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17-02-2015, 01:14 PM (This post was last modified: 17-02-2015 01:18 PM by JDog554.)
RE: Claim: vaccines can "trigger or exacerbate autism in some...genetically predisposed"
(17-02-2015 01:08 PM)Learner Wrote:  
(17-02-2015 01:02 PM)JDog554 Wrote:  CDC website has plenty of information on how vaccines work, what they are made of, how the body handles them ect.

http://www.cdc.gov/vaccines/

Yes, the CDC website is a great resource. But this still doesn't provide any evidence addressing the main question of this post. I'm hoping someone on here who's heard this type of reasoning before can point me to a study that's been done or research to show that vaccines do not trigger/exacerbate autism in those with a genetic predisposition.

There hasn't been many studies because it's a false claim from the start. This claim only came to be because of a false report surfaced online in 2004. Before that fears of vaccines and autism were not a concern.

Here is a study though, done by the Institute of Medicine that shows that the MMR vaccine does not have an affect on Autism.

http://www.iom.edu/Reports/2004/Immuniza...utism.aspx


Edit: Also there is no triggers of Autism. You either have it or you don't. It's neurological, not psychological.

"If you keep trying to better yourself that's enough for me. We don't decide which hand we are dealt in life, but we make the decision to play it or fold it" - Nishi Karano Kaze
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17-02-2015, 01:20 PM (This post was last modified: 17-02-2015 01:27 PM by GirlyMan.)
RE: Claim: vaccines can "trigger or exacerbate autism in some...genetically predisposed"
(17-02-2015 01:08 PM)Learner Wrote:  I'm hoping someone on here who's heard this type of reasoning before can point me to a study that's been done or research to show that vaccines do not trigger/exacerbate autism in those with a genetic predisposition.

There is no means to conduct such a study. Science cannot rule out that some individuals particularly sensitive to one or more of the components of a vaccine may experience adverse effects. In fact, we know there are. What we can say is that statistically the likelihood of you displaying autism whether you received vaccines or not is insignificant.

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17-02-2015, 01:21 PM
RE: Claim: vaccines can "trigger or exacerbate autism in some...genetically predisposed"
(17-02-2015 01:14 PM)JDog554 Wrote:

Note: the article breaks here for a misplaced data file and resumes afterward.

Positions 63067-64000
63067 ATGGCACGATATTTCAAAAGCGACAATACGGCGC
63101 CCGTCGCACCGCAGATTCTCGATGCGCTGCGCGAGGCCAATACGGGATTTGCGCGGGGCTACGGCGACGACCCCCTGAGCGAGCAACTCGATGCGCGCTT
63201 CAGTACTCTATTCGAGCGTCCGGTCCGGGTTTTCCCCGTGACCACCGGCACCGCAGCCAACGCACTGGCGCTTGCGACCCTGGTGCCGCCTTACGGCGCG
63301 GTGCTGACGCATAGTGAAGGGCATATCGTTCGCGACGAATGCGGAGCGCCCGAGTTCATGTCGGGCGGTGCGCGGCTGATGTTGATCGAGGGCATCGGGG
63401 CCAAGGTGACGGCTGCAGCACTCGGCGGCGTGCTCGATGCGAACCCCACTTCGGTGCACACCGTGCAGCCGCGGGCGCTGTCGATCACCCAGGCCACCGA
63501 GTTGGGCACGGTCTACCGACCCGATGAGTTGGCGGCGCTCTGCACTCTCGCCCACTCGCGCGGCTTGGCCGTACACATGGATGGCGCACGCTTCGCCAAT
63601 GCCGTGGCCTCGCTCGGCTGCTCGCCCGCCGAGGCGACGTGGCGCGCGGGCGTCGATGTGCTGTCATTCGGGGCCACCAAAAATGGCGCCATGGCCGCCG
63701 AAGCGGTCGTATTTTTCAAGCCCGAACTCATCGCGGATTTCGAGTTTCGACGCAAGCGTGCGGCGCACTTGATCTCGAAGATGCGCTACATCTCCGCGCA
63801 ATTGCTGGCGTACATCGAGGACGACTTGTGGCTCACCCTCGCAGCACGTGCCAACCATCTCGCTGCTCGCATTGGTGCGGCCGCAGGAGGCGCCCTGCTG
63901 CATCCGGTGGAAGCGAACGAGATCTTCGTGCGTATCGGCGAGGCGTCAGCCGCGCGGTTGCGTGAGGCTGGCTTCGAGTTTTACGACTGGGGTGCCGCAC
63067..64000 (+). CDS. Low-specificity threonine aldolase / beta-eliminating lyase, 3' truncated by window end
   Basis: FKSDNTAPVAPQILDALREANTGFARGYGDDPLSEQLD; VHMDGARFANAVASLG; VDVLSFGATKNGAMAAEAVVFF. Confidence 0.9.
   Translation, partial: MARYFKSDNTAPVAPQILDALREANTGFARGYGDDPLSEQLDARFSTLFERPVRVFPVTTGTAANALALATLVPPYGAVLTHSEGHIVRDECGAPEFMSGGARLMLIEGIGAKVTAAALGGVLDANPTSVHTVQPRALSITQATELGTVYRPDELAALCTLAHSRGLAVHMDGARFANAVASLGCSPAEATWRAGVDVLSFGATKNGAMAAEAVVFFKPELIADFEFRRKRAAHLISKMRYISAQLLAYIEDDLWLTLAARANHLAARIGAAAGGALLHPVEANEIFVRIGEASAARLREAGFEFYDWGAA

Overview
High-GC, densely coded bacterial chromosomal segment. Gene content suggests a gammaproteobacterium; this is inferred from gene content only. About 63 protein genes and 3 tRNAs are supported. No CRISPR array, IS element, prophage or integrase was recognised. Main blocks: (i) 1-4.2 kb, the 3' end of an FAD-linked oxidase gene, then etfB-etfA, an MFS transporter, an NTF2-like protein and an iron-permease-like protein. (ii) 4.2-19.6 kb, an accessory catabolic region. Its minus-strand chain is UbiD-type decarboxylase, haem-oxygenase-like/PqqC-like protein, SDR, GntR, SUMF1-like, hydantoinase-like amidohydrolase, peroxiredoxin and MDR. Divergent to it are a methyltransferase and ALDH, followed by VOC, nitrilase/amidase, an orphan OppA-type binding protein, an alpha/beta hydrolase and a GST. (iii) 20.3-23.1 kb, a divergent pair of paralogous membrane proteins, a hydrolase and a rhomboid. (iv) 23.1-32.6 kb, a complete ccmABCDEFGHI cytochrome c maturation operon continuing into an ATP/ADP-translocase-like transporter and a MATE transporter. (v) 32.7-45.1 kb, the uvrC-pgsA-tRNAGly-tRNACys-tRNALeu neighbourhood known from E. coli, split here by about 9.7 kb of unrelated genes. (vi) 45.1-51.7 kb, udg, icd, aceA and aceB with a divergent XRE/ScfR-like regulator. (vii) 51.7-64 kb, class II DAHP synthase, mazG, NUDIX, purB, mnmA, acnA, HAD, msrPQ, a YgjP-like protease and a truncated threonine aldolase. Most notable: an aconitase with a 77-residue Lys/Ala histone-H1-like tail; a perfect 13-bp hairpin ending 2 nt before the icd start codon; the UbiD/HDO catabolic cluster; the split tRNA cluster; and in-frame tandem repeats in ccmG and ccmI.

(17-02-2015 01:08 PM)Learner Wrote:  Yes, the CDC website is a great resource. But this still doesn't provide any evidence addressing the main question of this post. I'm hoping someone on here who's heard this type of reasoning before can point me to a study that's been done or research to show that vaccines do not trigger/exacerbate autism in those with a genetic predisposition.

There hasn't been many studies because it's a false claim from the start. This claim only came to be because of a false report surfaced online in 2004. Before that fears of vaccines and autism were not a concern.

Here is a study though, done by the Institute of Medicine that shows that the MMR vaccine does not have an affect on Autism.

http://www.iom.edu/Reports/2004/Immuniza...utism.aspx


Edit: Also there is no triggers of Autism. You either have it or you don't. It's neurological, not psychological.

Great point, JDog544:
"Also there is no triggers of Autism. You either have it or you don't. It's neurological, not psychological."

And thanks for the study.
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17-02-2015, 01:22 PM
RE: Claim: vaccines can "trigger or exacerbate autism in some...genetically predisposed"
(17-02-2015 01:21 PM)Learner Wrote:  
(17-02-2015 01:14 PM)JDog554 Wrote:  There hasn't been many studies because it's a false claim from the start. This claim only came to be because of a false report surfaced online in 2004. Before that fears of vaccines and autism were not a concern.

Here is a study though, done by the Institute of Medicine that shows that the MMR vaccine does not have an affect on Autism.

http://www.iom.edu/Reports/2004/Immuniza...utism.aspx